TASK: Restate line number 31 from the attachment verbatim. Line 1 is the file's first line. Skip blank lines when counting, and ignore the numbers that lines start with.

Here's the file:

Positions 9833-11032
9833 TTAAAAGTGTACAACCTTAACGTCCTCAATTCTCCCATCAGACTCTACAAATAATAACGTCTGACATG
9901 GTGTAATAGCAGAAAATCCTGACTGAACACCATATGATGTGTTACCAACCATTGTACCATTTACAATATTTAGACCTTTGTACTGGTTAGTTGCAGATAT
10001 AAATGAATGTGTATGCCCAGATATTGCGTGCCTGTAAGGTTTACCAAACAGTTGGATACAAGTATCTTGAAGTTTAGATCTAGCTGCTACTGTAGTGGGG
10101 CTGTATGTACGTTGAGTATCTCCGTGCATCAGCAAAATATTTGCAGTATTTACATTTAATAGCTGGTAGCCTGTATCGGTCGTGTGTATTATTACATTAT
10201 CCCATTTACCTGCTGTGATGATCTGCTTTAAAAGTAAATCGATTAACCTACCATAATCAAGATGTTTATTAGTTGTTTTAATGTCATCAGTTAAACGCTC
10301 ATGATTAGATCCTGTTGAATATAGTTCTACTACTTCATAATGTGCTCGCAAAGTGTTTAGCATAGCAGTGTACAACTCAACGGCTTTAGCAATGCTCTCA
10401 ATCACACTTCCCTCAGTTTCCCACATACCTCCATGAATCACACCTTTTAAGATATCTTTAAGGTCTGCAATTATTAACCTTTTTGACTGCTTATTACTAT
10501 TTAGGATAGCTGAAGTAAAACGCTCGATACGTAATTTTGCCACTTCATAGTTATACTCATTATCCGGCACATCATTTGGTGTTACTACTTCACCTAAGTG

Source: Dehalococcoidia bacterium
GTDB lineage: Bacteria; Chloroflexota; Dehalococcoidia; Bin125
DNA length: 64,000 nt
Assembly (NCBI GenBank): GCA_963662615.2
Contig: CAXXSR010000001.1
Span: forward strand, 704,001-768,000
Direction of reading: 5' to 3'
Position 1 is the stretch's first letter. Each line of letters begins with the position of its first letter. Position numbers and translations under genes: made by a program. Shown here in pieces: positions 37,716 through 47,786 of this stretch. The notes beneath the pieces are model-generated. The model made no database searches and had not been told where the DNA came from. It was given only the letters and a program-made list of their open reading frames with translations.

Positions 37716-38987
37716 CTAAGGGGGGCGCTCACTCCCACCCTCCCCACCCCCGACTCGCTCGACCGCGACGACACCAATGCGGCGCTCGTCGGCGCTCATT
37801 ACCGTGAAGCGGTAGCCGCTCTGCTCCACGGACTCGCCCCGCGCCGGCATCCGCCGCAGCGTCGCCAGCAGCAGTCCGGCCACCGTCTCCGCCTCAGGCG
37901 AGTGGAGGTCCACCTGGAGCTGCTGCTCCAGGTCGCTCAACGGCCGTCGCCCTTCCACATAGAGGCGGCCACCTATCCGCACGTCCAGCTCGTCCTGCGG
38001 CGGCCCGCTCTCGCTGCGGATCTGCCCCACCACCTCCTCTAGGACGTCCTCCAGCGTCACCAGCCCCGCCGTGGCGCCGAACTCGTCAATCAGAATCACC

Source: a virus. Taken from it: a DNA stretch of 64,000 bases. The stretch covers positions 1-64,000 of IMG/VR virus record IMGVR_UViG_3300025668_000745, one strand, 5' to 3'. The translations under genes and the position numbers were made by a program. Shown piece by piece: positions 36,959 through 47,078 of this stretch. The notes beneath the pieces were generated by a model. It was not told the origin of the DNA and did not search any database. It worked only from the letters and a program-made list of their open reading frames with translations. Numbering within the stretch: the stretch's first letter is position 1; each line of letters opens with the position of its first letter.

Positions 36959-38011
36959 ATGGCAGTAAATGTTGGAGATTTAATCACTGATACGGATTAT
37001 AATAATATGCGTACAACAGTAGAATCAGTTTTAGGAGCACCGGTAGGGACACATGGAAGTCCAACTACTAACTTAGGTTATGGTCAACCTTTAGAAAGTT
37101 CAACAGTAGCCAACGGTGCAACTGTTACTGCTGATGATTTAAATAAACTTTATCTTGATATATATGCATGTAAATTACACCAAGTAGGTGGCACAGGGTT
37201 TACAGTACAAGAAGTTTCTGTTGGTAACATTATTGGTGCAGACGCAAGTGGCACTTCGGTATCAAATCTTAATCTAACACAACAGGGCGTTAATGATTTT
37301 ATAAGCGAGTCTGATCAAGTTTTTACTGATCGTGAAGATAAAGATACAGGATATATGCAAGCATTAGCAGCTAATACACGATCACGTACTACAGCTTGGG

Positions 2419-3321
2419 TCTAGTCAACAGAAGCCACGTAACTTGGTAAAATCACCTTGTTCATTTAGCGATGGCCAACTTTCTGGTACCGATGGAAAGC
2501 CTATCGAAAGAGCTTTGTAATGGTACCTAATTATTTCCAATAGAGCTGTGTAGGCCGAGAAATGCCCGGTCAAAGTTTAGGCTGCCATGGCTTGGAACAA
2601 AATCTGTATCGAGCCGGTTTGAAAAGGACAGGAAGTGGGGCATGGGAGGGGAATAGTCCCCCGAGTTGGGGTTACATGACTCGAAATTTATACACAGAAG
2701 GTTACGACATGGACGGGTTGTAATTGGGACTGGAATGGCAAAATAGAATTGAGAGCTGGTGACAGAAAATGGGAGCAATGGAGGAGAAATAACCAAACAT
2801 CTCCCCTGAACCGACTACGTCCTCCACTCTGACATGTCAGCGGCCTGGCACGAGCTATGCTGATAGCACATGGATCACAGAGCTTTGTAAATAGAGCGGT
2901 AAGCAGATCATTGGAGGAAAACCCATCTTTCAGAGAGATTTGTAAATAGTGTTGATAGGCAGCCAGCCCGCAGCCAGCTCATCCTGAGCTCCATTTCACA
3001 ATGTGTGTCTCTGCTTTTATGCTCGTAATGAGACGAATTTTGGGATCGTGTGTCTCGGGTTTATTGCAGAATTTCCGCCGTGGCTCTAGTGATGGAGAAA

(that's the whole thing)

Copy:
2419 TCTAGTCAACAGAAGCCACGTAACTTGGTAAAATCACCTTGTTCATTTAGCGATGGCCAACTTTCTGGTACCGATGGAAAGC